WHEN citizens were asked to mark the ballot paper in secrecy, that is away from the gaze of other people, it was an affirmation of the time-tested principle that a free choice could be made only when one was alone and invisible to fellow beings, as anyone within the sight of other people could not free himself of herd mentality and fears, and his ability to freely make a choice was undermined. Thus the whole ritual of making a democratic choice was made subject to the secrecy of the ballot.
The citizens who were granted the privilege of electing their representatives or contributing to community decisions in ancient Greece or Rome began with a system equivalent to today’s practice of open balloting and took a long time to discover its inherent flaws. They realised that the presence of fellow citizens around them affected their freedom of choice. By and by, they came to the conclusion that a genuinely free choice could be made only when a citizen was alone in an enclosure especially made for eliciting his choice or opinion. This realisation eventually led to the formalisation of the system of secret balloting that all democracies, beginners as well as those experienced at pulling in popular votes, adopted.
In Pakistan, democracy has been smothered by a string of political quacks.
This universally accepted mode of recording citizens’ political choices has survived the test of time for several centuries and nobody in any part of the world has found fault with it. Nor has any alternative system been seriously promoted. Suggestions for proportional representation do not fall outside this system.
Democracies across the globe are extremely keen to protect the integrity of their electoral systems and the core value they prize is the sanctity of a voter’s choice. How a person has cast his vote is a matter confined to himself and those who disclose their preferences are considered immature citizens who devalue their vote by selling it. Suggestions that the leaders of political parties have a right to know how their members or followers have voted are too preposterous to be taken seriously. The democratic system cannot be rented out to political parties to resolve their organisational problems.
One important reason for guarding the sanctity of the vote is the assurance that it is given without any consideration of return, otherwise casting one’s vote in favour of a party will be considered a bargain that no upholder of democratic values could countenance.
In imperfect democracies, members of a family, especially women, often vote en bloc in accordance with the will of their patriarch. Such attitudes are incompatible with democratic norms which expect each member of a family to follow his or her own mind and select the person to be voted for on the basis of a legitimate criterion.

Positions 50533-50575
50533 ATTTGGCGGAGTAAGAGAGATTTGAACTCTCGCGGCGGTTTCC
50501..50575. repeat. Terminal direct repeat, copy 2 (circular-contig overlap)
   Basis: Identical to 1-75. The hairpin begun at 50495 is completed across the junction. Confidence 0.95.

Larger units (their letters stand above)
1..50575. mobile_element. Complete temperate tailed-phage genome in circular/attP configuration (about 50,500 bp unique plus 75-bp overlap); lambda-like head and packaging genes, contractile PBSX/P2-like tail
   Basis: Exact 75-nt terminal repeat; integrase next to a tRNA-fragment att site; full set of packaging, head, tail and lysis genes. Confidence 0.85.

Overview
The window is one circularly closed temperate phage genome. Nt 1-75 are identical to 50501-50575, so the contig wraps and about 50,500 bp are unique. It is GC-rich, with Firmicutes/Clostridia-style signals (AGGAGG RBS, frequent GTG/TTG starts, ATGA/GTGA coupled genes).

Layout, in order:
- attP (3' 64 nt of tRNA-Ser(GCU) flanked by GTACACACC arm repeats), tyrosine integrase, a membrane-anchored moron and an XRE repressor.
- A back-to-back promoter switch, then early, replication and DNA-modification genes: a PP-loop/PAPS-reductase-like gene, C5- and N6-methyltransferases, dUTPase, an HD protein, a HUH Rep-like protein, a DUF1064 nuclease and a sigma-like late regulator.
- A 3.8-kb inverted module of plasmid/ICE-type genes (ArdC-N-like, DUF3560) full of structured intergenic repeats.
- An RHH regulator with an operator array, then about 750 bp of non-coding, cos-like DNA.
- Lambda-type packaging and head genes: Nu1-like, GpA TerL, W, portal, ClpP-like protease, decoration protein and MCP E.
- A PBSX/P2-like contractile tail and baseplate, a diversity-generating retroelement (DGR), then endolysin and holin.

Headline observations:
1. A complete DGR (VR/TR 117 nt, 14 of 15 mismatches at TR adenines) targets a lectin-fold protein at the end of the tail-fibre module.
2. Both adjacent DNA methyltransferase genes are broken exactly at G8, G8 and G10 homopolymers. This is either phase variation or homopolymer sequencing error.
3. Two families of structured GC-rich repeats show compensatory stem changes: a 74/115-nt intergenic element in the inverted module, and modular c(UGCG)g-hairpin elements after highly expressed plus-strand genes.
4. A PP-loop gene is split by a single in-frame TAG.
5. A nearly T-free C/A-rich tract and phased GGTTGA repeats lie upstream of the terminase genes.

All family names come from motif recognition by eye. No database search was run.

The earlier forms of showing a voter’s preference, such as raising one’s hands in public, had to be discarded for being extra-democratic as these were considered crude attempts to influence other voters. It has sometimes been suggested that party leaders are entitled to ask the election authorities how their followers have voted. Such ideas deserve to be dismissed with contempt. No party can expect the election authorities to act as its agent for maintaining discipline in its ranks.
Sometimes open balloting is promoted for ensuring transparency which is something of an aberration as the value to be guarded most in a democracy is the authenticity of a voter’s choice.
Democratic norms are not country specific as they are valid for universal application, and states or politicians that try to trim them to suit their own narrow ends only betray their inability to rise to the prescribed standards. Anyone who aspires to follow the democratic path should develop the capacity to run the whole course because a partial democrat is worth nobody’s attention.
That new democracies face a tough challenge inasmuch as they are required to attain democratic standards through a crash course as against the choice of a phased-out affair that older democracies enjoyed, and they need the guidance and help of catalytic agents and wide-awake leaders who can keep their people on track during the haul that, due to its nature, must be long and quite messy too. The best course for new entrants in the race for perfection in democratic behaviour is to curb the tendency to find shortcuts to the destination or to settle for abridged courses.
In all countries that witnessed the dawn of freedom from colonial bondage as late as the middle of the 20th century, democracy needed affirmative action by the ruling elites whose own appreciation of democratic imperatives left much to be desired. The failure of these elites to rise to the occasion caused these people setbacks from which they could not recover for long periods. Further, much havoc has been wreaked on fledgling democracies by autocrats in pseudo-democratic garbs who try to dictate to their people from their ivory towers and talk more of morality than politics. In Pakistan, democracy has been smothered by a string of political quacks including a dictator who repudiated it on the ground of its incompatibility with the country’s climate. The worst thing that can happen to a country like Pakistan is to receive lessons on democracy from leaders that take pride in their rise as cult figures.
In Pakistan, democracy has failed to take root because society repudiates the concept of equality of citizens and unless this roadblock is dismantled the people’s dreams of a democratic order will remain unrealised. All those who wish Pakistan to prosper under a democratic dispensation must dedicate themselves to the task of creating a climate conducive to the nourishment of democratic ideas and practices, which is impossible without allowing all citizens equality of status.
Let us not dismiss the democratic practices the world has developed through centuries of deliberate effort.